NICE Guidelines for ADHD

NICE Guidelines for ADHD

New NICE guidelines for ADHD diagnosis and management came out on 14th March.

So 1.7.4 states that physical health should be reviewed before starting treatment and the last element of this is an ECG ‘if the treatment may affect the QTc interval’. Atomoxetine has some effect on QTc but methylphenidate and amphetamines do not. As stimulants are recommended first line, it’s likely that not too many patients will receive atomoxetine and therefore require an ECG.

Then 1.7.5 recommends a cardiology opinion if there is a family history of early sudden cardiac death, symptoms suggestive of heart failure, ischaemic heart disease or arrhythmia. This seems absolutely right as there is some evidence that those with existing cardiovascular disease may be at increased risk of a cardiovascular event just after starting a stimulant (see BMJ 2016 – Google Jackson cardiovascular BMJ and it should come up – open access). Stimulants have a very modest effect on pulse and BP and thinking is that for some, this may be enough to trigger an event now rather than later. So not more events but just sooner than would otherwise have happened.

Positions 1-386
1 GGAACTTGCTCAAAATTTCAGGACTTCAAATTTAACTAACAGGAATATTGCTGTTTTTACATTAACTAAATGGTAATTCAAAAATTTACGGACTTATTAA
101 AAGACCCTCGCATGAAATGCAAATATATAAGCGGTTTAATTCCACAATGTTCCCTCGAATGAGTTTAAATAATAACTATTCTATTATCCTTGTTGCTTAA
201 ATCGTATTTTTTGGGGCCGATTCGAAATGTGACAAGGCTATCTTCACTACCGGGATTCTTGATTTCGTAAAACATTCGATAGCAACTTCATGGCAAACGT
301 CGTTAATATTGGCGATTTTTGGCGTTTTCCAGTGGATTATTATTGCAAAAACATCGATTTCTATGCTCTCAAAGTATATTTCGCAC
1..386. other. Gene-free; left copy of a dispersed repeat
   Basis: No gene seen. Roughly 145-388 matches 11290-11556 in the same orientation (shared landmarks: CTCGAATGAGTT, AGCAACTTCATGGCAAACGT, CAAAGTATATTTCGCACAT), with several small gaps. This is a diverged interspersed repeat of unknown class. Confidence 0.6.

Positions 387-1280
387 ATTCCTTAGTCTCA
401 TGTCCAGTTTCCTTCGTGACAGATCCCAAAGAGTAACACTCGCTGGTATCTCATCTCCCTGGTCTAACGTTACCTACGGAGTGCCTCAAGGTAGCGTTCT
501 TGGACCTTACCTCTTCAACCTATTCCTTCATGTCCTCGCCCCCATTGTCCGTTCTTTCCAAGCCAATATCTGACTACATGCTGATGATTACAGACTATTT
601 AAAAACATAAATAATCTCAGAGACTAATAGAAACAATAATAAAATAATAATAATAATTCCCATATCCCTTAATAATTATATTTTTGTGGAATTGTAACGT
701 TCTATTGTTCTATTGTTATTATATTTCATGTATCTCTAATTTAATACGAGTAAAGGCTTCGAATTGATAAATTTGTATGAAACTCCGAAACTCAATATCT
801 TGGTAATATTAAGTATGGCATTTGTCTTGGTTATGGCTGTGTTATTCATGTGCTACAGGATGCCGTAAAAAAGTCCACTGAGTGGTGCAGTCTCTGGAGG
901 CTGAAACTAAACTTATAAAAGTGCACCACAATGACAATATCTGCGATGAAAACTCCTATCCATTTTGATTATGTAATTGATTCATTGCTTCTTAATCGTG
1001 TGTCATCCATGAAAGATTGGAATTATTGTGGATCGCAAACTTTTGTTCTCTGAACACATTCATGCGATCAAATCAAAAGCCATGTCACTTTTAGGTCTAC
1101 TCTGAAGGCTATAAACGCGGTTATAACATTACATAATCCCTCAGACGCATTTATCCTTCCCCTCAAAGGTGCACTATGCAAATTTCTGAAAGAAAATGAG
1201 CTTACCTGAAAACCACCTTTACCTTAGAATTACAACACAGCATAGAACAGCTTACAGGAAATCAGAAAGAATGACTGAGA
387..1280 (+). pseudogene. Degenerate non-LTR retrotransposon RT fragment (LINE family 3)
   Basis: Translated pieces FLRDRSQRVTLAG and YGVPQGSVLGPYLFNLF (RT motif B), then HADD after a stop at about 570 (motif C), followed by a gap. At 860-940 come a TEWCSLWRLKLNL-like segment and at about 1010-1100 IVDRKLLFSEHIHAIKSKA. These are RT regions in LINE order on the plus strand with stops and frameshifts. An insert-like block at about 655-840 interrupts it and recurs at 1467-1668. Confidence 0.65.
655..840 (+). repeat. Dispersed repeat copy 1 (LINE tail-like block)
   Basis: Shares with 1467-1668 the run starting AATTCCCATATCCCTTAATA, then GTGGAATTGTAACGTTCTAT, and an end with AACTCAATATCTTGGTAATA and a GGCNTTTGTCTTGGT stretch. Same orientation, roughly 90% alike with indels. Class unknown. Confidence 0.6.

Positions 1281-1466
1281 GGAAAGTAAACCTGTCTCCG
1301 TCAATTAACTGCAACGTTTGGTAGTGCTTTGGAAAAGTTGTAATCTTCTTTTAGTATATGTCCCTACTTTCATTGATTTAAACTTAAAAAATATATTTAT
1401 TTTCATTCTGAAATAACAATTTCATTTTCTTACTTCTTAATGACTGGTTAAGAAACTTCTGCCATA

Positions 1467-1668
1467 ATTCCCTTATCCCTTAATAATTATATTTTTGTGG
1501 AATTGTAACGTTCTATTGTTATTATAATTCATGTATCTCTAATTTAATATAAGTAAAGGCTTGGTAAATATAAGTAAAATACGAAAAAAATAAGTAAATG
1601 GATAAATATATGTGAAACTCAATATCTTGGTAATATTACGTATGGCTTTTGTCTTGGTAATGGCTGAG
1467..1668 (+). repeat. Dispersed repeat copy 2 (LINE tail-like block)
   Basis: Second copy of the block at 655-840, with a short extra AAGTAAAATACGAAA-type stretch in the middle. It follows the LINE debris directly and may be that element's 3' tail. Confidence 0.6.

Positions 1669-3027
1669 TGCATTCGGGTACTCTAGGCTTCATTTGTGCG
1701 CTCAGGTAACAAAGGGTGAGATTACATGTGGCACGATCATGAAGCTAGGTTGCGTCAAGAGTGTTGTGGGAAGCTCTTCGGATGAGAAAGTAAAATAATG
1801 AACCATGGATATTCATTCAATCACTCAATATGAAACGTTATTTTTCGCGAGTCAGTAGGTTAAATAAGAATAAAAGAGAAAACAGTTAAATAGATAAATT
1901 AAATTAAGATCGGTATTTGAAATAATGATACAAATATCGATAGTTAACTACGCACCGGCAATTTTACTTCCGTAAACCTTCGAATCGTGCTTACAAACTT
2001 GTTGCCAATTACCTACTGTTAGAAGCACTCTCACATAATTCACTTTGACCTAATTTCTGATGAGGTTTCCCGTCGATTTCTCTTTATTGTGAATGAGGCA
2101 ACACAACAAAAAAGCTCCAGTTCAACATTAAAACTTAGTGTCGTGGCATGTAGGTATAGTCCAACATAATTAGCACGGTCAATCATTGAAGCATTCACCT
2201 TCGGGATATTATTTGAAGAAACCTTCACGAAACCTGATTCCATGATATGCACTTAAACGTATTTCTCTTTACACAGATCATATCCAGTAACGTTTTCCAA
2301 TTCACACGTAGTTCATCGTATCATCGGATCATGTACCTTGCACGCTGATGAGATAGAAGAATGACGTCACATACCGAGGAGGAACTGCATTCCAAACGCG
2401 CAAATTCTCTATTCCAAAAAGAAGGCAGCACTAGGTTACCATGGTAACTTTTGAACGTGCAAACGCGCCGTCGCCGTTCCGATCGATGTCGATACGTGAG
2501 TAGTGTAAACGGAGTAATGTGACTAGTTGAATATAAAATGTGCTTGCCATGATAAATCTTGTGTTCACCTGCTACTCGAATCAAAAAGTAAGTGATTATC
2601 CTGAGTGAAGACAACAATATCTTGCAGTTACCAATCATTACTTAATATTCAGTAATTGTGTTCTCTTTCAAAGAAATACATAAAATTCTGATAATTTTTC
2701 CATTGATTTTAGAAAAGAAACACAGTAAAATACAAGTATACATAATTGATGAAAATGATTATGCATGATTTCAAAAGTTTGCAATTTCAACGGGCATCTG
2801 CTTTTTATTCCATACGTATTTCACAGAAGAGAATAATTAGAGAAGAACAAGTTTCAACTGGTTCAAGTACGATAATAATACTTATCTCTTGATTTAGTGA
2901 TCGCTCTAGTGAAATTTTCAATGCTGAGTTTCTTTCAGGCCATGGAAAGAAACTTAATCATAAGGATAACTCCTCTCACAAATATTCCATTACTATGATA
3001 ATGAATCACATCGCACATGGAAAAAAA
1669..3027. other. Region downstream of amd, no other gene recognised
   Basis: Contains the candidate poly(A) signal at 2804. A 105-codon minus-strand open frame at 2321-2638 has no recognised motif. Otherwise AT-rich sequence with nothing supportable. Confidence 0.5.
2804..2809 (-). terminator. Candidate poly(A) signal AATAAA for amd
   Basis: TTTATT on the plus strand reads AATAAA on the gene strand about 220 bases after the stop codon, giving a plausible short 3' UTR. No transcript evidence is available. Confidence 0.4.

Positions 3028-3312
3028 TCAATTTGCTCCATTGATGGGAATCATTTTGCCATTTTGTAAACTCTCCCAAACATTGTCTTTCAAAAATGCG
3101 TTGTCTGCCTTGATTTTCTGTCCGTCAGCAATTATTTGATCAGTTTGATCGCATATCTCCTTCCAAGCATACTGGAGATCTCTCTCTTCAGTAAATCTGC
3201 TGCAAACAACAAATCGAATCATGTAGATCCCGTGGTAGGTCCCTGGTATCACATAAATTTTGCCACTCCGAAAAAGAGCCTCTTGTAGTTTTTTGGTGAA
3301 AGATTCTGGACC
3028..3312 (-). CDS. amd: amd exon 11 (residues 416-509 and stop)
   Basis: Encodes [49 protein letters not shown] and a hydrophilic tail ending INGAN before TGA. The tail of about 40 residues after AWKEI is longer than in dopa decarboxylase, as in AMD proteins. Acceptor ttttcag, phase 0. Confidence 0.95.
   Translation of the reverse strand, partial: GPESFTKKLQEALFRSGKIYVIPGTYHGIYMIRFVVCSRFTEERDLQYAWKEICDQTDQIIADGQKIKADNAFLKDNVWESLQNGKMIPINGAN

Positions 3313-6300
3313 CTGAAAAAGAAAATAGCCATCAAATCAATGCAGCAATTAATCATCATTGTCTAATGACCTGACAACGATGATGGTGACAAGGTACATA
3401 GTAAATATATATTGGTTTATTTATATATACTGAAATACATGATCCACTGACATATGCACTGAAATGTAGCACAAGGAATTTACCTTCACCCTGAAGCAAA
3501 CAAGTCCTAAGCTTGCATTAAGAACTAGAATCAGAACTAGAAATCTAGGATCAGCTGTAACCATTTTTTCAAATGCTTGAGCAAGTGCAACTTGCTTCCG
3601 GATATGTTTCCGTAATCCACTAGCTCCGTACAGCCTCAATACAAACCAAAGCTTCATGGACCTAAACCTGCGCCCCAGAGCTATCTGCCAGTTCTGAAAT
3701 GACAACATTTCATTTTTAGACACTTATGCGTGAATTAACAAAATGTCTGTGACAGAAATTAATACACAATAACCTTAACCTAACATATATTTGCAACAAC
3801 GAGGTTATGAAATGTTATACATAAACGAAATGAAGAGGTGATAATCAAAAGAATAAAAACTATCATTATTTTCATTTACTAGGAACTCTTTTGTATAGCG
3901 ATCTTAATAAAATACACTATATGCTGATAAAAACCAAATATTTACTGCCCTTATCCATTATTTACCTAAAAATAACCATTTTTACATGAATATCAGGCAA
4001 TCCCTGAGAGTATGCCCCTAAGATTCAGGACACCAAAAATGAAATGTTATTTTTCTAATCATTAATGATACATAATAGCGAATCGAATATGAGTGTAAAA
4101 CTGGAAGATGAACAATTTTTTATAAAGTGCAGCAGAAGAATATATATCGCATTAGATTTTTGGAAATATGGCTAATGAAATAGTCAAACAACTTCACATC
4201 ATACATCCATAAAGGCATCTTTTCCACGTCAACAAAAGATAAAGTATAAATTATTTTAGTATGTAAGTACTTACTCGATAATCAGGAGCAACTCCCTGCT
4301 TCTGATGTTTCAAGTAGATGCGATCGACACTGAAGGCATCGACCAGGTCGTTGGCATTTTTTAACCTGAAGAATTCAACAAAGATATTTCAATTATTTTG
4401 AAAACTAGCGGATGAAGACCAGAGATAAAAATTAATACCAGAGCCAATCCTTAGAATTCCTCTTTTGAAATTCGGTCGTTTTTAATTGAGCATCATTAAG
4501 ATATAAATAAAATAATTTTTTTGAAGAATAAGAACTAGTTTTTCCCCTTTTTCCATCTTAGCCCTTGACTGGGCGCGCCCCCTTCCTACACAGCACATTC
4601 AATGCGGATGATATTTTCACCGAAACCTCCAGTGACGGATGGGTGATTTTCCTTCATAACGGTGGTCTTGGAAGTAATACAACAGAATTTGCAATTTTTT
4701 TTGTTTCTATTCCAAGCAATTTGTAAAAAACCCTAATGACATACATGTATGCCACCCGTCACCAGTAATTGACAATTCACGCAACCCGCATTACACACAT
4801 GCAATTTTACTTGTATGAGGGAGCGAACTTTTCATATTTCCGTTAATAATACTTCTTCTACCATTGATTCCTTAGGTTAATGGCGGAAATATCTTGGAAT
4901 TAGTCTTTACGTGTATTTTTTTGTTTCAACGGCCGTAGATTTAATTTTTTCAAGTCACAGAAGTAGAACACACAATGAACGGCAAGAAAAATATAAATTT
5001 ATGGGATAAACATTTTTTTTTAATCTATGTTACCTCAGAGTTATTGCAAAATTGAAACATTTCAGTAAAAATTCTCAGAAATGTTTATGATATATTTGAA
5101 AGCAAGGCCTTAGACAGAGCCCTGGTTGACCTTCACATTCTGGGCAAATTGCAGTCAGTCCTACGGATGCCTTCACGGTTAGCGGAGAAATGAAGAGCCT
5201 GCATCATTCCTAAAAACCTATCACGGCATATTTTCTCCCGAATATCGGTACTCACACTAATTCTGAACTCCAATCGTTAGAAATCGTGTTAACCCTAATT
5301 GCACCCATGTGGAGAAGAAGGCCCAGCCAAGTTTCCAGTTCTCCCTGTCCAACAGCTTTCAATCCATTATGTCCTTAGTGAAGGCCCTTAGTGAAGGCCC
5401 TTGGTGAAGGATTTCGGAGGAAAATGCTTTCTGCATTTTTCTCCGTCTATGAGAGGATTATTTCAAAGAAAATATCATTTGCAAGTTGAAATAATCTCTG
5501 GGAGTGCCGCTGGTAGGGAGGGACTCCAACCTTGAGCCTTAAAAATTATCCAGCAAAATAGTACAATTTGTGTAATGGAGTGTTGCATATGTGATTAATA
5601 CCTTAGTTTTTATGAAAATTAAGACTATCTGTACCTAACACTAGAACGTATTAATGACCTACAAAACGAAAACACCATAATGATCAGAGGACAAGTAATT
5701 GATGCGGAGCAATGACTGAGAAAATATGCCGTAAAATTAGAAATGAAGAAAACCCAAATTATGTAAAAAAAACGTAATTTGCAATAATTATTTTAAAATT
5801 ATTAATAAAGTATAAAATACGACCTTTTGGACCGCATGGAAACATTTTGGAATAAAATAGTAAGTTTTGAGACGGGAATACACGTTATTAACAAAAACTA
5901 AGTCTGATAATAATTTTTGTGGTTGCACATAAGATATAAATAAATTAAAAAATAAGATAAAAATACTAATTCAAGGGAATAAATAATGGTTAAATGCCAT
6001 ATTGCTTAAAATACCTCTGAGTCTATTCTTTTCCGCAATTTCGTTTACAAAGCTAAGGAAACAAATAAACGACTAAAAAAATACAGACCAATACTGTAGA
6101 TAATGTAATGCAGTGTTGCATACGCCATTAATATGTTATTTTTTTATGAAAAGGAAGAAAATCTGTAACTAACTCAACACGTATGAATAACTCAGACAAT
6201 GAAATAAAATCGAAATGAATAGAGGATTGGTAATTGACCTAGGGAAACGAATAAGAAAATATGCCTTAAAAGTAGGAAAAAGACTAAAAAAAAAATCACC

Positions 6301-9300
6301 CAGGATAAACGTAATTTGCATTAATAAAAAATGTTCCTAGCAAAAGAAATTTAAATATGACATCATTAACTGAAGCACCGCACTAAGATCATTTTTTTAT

Then NICE say refer on if hypertensive – >140/90. As most of the patients we see are relatively young, hopefully this isn’t too much of a problem. I think this recommendation sitting alone is very over-cautious.

The contrast with the CADDRA guidelines, where it is recommended that ADHD be diagnosed and managed in primary care, is very stark.

 

By | 2018-03-22T09:55:29+00:00 March 22nd, 2018|Categories: Uncategorized|0 Comments

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